If you’re an ordinary citizen I believe you should have lots and lots of magazines. Loaded ones. Every magazine you own should be loaded. Always. Ideally, you should have dozens of these magazines—most of them for your rifle—placed in advisable positions in your home, automobile, vacation property, and any other place you own and frequent.
Why Always Loaded?
Magazines are made to provide an on-demand, interchangeable-packet source of rounds for your trigger presses. Note, however, that they don’t work that way unless they’re already loaded when you need them. No one goes into a gunfight with empty mags with the plan that they’ll load them when the trouble starts. Surely you have no plans to get into a gunfight, but you don’t get to pick the time, date, place, or conditions for when someone will bring a gunfight to you. Not to put too fine a point on it, if you’re not ready and loaded at that moment you die.
Those who do not have your best interests at heart will tell you that preparation is for paranoid whackjobs. Ignore them. Preparation is a fundamental responsibility, and yours to fulfill. Many responsible citizens keep extra ammo on hand. If that ammo is stored in boxes or loose in ammo cans rather than in magazines it is entirely useless when you may need it. It makes no sense to store useless ammunition. Be responsible and keep your ammo in mags.
Won’t keeping them loaded ruin the spring?
Nope, not for a long time. Series of loading and unloading (shooting) wears out the spring far faster. Modern magazines can be kept loaded for years with no diminishment in function. A couple of caveats to observe include not loading them beyond capacity—in fact downloading by 2 or 3 rounds helps better preserve function—and keep them bone dry, as your ammo is exposed to the atmosphere of wherever they’re stored. Ammo has a varied shelf life, especially with regard to the conditions of their storage environment, so have a plan to rotate stored-magazine ammo into your training on a schedule (say, 6 months to 1 year+). Oldest first: first in, first out.
One caveat: if you’re using polymer mags with polymer feed lips (e.g. PMAGs) it makes good sense to keep the dust cover on your stored mags. Older generation polymer magazines had some trouble with mouth deformation over time. While new gen mags seem to have addressed this in some measure, it still likely makes good sense to use the cover to provide a little support.
Where and How to Store Loaded Mags
The primary point of storing loaded magazines is so that there’s ready ammo for an emergency situation (despite how unlikely that would be, the point is preparation). So the other component of this preparation is effective location of your stored magazines. Effective location is likely going to be different from one person to another, so choose what works best for you.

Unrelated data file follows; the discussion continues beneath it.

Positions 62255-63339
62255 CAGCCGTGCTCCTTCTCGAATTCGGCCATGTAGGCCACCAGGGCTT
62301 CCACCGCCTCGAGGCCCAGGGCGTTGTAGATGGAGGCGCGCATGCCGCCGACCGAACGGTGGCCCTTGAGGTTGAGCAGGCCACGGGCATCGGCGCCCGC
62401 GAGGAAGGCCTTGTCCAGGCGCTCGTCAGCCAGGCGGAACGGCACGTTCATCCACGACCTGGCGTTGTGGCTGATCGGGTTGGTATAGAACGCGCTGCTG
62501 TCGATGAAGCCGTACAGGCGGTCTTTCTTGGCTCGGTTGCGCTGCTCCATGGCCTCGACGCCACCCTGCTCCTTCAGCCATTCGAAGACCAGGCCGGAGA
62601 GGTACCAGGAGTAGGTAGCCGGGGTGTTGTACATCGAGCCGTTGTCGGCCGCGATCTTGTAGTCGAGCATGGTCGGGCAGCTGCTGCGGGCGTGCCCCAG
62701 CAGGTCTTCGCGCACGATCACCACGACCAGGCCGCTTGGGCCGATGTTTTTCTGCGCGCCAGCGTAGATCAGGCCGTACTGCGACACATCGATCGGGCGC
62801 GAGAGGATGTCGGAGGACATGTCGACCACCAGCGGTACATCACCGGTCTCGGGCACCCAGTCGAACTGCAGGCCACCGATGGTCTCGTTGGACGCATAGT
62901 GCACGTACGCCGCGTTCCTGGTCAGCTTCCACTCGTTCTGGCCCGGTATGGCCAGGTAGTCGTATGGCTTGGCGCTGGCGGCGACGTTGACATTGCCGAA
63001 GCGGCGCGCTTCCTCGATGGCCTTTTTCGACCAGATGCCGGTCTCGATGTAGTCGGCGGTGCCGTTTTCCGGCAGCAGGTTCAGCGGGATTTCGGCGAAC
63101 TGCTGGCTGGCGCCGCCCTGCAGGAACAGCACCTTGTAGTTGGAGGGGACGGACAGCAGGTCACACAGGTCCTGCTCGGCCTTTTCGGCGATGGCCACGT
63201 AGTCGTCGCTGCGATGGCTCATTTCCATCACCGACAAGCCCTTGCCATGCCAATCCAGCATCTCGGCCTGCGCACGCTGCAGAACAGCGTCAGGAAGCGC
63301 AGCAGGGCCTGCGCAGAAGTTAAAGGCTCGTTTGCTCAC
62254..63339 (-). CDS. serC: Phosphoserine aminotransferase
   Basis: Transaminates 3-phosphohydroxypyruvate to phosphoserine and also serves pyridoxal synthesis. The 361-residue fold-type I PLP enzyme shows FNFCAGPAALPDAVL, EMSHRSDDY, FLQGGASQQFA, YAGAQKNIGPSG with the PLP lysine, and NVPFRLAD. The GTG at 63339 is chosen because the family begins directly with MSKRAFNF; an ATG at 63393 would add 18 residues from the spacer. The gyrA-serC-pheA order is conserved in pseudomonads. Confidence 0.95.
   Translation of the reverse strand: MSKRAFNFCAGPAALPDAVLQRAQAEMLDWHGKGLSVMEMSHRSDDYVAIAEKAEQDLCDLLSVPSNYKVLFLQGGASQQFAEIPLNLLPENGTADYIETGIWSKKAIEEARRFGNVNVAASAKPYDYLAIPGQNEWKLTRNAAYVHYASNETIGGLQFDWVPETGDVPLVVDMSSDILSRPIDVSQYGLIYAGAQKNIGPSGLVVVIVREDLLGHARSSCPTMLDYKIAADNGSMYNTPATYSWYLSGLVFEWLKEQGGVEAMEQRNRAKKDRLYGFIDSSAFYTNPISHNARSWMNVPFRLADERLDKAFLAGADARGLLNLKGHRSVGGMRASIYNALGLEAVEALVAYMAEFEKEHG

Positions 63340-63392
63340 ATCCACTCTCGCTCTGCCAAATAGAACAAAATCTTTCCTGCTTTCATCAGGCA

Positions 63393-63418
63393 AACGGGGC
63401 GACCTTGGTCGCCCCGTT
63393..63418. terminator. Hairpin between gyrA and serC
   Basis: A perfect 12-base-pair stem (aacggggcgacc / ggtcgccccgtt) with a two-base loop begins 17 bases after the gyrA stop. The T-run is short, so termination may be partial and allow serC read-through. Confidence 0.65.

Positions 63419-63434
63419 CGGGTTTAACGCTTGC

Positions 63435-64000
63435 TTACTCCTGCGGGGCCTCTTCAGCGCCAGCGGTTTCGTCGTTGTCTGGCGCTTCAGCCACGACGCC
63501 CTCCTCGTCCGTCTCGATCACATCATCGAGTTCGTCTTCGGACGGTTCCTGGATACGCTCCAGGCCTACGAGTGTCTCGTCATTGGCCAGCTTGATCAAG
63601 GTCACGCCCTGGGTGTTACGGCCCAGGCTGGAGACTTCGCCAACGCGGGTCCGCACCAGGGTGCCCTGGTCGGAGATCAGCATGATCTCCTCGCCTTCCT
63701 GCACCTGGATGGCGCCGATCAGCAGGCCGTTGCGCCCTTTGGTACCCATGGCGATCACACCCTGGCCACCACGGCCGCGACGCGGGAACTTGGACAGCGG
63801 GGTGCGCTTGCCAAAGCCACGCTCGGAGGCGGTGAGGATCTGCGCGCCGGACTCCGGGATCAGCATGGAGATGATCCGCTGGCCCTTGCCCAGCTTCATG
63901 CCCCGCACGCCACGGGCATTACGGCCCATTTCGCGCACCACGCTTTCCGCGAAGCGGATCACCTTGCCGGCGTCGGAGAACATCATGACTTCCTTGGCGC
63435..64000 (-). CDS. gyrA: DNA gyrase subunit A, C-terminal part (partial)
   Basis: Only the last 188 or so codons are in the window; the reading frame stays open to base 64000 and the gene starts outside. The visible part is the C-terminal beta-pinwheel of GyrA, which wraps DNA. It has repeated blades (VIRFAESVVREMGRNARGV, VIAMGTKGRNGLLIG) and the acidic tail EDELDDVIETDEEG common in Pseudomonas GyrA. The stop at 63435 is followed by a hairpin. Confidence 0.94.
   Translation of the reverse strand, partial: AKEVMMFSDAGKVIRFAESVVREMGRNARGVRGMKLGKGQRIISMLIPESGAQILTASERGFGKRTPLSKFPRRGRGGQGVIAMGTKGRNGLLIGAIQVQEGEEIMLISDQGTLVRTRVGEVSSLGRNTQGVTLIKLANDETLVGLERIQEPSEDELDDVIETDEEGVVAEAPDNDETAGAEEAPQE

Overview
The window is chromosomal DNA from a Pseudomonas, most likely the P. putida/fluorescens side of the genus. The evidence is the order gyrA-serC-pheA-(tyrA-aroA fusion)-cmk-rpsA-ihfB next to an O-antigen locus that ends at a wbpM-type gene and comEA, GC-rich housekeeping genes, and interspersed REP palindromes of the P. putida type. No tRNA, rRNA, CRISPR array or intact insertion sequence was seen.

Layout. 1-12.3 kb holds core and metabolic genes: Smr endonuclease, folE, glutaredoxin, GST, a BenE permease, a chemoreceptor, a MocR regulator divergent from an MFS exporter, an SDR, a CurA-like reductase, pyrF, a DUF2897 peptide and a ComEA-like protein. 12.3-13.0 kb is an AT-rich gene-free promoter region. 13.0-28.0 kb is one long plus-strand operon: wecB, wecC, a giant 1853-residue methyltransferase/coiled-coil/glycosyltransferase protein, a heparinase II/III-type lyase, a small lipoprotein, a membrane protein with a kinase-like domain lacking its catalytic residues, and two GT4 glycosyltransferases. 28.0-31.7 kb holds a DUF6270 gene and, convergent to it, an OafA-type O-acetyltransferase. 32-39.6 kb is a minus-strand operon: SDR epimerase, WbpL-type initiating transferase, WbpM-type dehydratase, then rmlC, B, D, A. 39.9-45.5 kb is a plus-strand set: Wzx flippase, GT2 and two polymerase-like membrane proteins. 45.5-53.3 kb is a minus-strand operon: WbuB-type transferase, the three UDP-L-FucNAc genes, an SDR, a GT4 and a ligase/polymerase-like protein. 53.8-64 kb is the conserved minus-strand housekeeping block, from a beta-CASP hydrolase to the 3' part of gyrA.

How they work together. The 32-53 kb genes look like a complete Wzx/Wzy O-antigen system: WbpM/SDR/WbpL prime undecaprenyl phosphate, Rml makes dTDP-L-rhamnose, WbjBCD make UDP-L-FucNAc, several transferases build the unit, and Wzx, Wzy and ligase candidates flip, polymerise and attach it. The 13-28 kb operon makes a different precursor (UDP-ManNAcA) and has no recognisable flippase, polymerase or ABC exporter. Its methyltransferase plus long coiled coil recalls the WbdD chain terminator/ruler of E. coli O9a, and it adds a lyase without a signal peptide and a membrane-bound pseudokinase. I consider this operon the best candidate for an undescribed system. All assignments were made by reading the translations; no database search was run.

For instance, if you carry a rifle and/or pistol with you in your car or truck, it stands to reason that you should have a cache of extra mags in your automobile. In a time of civil unrest, your home is likely a place you’ll want to be able to defend, so select one or two (or more) places in your home to place a cache—make sure it’s an easily/normally accessible location and not the attic or a secret compartment behind the refrigerator or something. It’s likely best to locate an ammo cache in a bedroom closet, in a gun safe, under your bed, or some other normally accessible location. Out of plain sight, yes, but not out of quick and easy reach when you want it.
A storage cache can take many forms. It could be a few magazines laid out on a closet shelf or it might be a dedicated loaded-magazine storage apparatus affixed to a wall or perhaps an organized system of storage containers. Or maybe just a duffel bag. Whatever suits your needs and preferences and preserves your ammunition from the destructive effects of moisture will work.
A popular way to organize stored magazines is with a magazine box, like this MTM Tactical Mag Can.
I’m not a big fan of plastic ammo cans because they break more easily and they don’t have an airtight seal, like most steel ammo cans do. However, the organization this sort of box affords can be helpful.
If you’re storing your magazine inside your climate-controlled home, you might find that soft-sided, loose storage works best. In that case, small duffle bags can fit the bill (image below):
Or you might go fancy and use an array of these magazine holders.
A Simple Plan for Ordinary Citizens
Here’s a way to begin and maintain your effort to have loaded magazines on hand. Create a schedule for magazine and ammo purchases and stick to it. An example would be to purchase one rifle magazine every week. Take it home, load it, and place it in one of your ready caches. Every so often as your storage requires, purchase a 500 or 1000-round box of ammo (because its much cheaper that way).
Note that you need only do this to the point where you believe you have a sufficient collection of loaded mags. For one person sufficient might mean 10 magazines in one or two places. For others, it might mean 100 or 300 mags divided into 4 or 5 cache locations. Build yours to suit your preferences or needs. Once you reach your sufficient magazine point, you need only buy ammo to fuel your training, while rotating out the oldest ammo in magazine storage.